The future of food needs design. We’re not just talking about aesthetics, we’re talking about staying sensitive to people’s needs as food producers, distributors, cooks and consumers. The future will inevitably bring a bounty of innovations in food technology, and in our world with so much transitioning from atoms to bits, it will become increasingly critical to keep people at the core of design decisions around food.
Food, like technology, is adaptable, and the ways in which we interact with it and experience it are constantly changing. With the complexities of interconnected food systems, it will be evermore important to understand people, the context in which they live and work, and perhaps most importantly, to ask the right questions before jumping to solutions. By focusing on people’s needs, instead of technology or a product, we are in a better position to design relevant solutions that have enduring impact.
While it can be tempting to fixate on the shiny new object–the app that tells us exactly what to eat and when to eat it, or the alternative sugar that’s nutritious, delicious and natural–we can’t lose sight of who those technologies are for in our effort to build those products. Just because we can build it, doesn’t mean that we should.
One example that illustrates the value of paying close attention to the user comes from rural Cambodia, where anemia is a particularly common health problem. In this case, the general solution doesn’t happen to be terribly complex. Cooking with a simple piece of iron in your pot can add enough iron to ward off anemia. So that’s what epidemiologist Christopher Charles did. He created small iron blocks that were handed out to households with instructions to place them in their cooking pots. Unfortunately, however, the people chose to not adopt this new behavior, and the iron blocks were mostly repurposed as door stops or paperweights instead of cooking accompaniments.
After closer conversation with the local Cambodians with whom he lived, Charles was inspired by the fact that the fish is a sign of good luck in Cambodian culture. Charles quickly refurbished the iron lumps into fish-shaped forms and saw that the usage rate shot up to 92%.
Despite rational understanding that iron could help solve their health issues, it wasn’t until the fish came along that locals had an emotional hook to use the iron. It was a simple solution using existing technology and materials, yet was user-sensitive and impactful. The Lucky Iron Fish was designed for their way of life, and as a result, could be easily integrated into their lives. Anemia was effectively curtailed in all test neighborhoods.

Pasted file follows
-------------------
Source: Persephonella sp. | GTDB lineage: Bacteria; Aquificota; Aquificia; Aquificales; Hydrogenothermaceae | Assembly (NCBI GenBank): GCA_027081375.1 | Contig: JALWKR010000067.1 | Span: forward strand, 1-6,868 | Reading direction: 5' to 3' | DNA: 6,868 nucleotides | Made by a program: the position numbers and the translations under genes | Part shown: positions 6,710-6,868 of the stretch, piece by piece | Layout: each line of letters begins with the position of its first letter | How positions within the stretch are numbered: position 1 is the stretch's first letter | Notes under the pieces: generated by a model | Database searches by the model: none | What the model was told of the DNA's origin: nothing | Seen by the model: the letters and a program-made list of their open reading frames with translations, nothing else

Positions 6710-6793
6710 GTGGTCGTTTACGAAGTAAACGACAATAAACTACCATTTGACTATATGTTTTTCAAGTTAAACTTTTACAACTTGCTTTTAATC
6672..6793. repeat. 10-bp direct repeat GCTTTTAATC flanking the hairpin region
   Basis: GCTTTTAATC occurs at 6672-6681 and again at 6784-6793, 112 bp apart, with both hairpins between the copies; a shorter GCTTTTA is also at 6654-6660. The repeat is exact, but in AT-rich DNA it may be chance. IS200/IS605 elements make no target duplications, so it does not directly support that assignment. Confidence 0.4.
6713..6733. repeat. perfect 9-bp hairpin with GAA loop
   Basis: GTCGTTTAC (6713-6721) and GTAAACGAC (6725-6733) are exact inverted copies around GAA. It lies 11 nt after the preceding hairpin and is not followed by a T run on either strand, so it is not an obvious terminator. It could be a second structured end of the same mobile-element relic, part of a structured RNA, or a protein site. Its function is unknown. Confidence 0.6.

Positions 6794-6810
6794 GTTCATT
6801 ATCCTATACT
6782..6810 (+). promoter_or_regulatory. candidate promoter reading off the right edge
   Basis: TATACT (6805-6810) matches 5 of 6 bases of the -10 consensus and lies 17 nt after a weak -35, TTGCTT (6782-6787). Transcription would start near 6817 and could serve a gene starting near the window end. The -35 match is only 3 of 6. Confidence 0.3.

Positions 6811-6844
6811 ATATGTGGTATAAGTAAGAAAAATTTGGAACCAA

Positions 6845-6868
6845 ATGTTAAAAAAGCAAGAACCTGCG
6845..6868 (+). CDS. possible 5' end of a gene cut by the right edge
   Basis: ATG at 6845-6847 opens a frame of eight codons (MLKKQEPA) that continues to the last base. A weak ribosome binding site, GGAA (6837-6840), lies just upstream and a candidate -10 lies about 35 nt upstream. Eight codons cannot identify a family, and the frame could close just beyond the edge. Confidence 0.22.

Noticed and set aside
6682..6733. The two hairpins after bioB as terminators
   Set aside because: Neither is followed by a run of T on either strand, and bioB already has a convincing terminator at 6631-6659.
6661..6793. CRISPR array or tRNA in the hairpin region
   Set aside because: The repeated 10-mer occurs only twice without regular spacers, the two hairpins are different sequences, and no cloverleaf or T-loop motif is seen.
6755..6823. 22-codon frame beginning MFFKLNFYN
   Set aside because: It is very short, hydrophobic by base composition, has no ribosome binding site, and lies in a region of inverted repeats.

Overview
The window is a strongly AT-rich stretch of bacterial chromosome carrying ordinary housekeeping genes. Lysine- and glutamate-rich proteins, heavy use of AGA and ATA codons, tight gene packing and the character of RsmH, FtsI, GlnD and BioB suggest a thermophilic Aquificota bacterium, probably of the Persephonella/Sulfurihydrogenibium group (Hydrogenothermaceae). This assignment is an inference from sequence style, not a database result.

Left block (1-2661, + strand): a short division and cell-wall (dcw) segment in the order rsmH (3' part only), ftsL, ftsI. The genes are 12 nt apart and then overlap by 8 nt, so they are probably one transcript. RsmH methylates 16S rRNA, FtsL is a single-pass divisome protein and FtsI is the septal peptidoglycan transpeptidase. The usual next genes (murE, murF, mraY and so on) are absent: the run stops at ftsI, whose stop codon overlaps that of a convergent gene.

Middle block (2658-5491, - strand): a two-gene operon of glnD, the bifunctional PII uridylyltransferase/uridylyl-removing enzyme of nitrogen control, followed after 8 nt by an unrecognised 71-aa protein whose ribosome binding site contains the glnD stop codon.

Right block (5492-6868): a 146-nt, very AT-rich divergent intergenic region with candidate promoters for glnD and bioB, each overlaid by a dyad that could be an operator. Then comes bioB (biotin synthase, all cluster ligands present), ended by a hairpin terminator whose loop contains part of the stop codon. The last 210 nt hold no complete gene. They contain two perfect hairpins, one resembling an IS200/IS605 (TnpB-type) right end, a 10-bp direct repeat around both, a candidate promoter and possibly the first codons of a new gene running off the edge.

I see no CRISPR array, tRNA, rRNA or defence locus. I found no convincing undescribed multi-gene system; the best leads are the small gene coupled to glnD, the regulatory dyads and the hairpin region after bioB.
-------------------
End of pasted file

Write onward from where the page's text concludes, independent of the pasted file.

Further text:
The Lucky Iron Fish story is great design at work. But it’s important to note that the “design” lesson here isn’t just about form-factor design or marketing to local tradition. Fabricating the iron fish was the design output of this project, but the design process started well before that when Charles opened his eyes and ears, and started to pay closer attention to the Cambodians way of life. The fact that a fish is a lucky symbol to Cambodians would never come up in a market research survey or grocery scanner report. These are the details a project’s success can hinge upon, and they can only come from truly understanding the details of life for the people who you’re designing for.
The act of taking a step back and examining the user(s) and their context more thoughtfully can have a huge impact on your eventual solution. The Lucky Iron Fish example is a small lesson on the perils of jumping directly to the solution before truly understanding who you’re designing for. In a world where our society can build virtually anything we put our resources toward, it’s going to be crucial that we continue to ask the right questions before we build the answers.
Recently at Food + Tech Connect’s Hack // Dining event, we were on hand to help guide hackers toward better solutions, by showing them how to ask better questions. We called this process Design Hacking, and it was a methodology we developed to infuse more design thinking into the breakneck pace of a typical hackathon.
Our main message to the hackers was a bit counter-intuitive, especially to veterans of tech hackathons. We emphasized that “you’re not here to hack technology…you’re here to hack stories.” This reframed the challenge for the hackers to not just focus on cool tech for cool tech’s sake, but to design solutions that actually improve someone’s life story.
The Studio Industries team spent the better part of the first day helping the hackers and stakeholders understand the user journeys of the people they were “hacking” for, such as Chipotle customers or foodservice professionals of Batali & Bastianich Hospitality Group. This simple “mapping” helped hackers identify potentially high value moments where the experience could be elevated and improced. Those high value moments were the focus of the hacking, and often the best solutions didn’t need to be the ones with the most groundbreaking technology.
At the heart of better design in food is the idea that features and technical specs don’t equate to value, people’s experiences do. For food innovators everywhere, we hope the future of food means we all take a stronger design mindset to create the right solutions. By taking a small, yet purposeful shift in how we think about food innovations, we can begin to look around the food world and ask ourselves: where are we making lumps of metal when we should really be making Lucky Iron Fishes?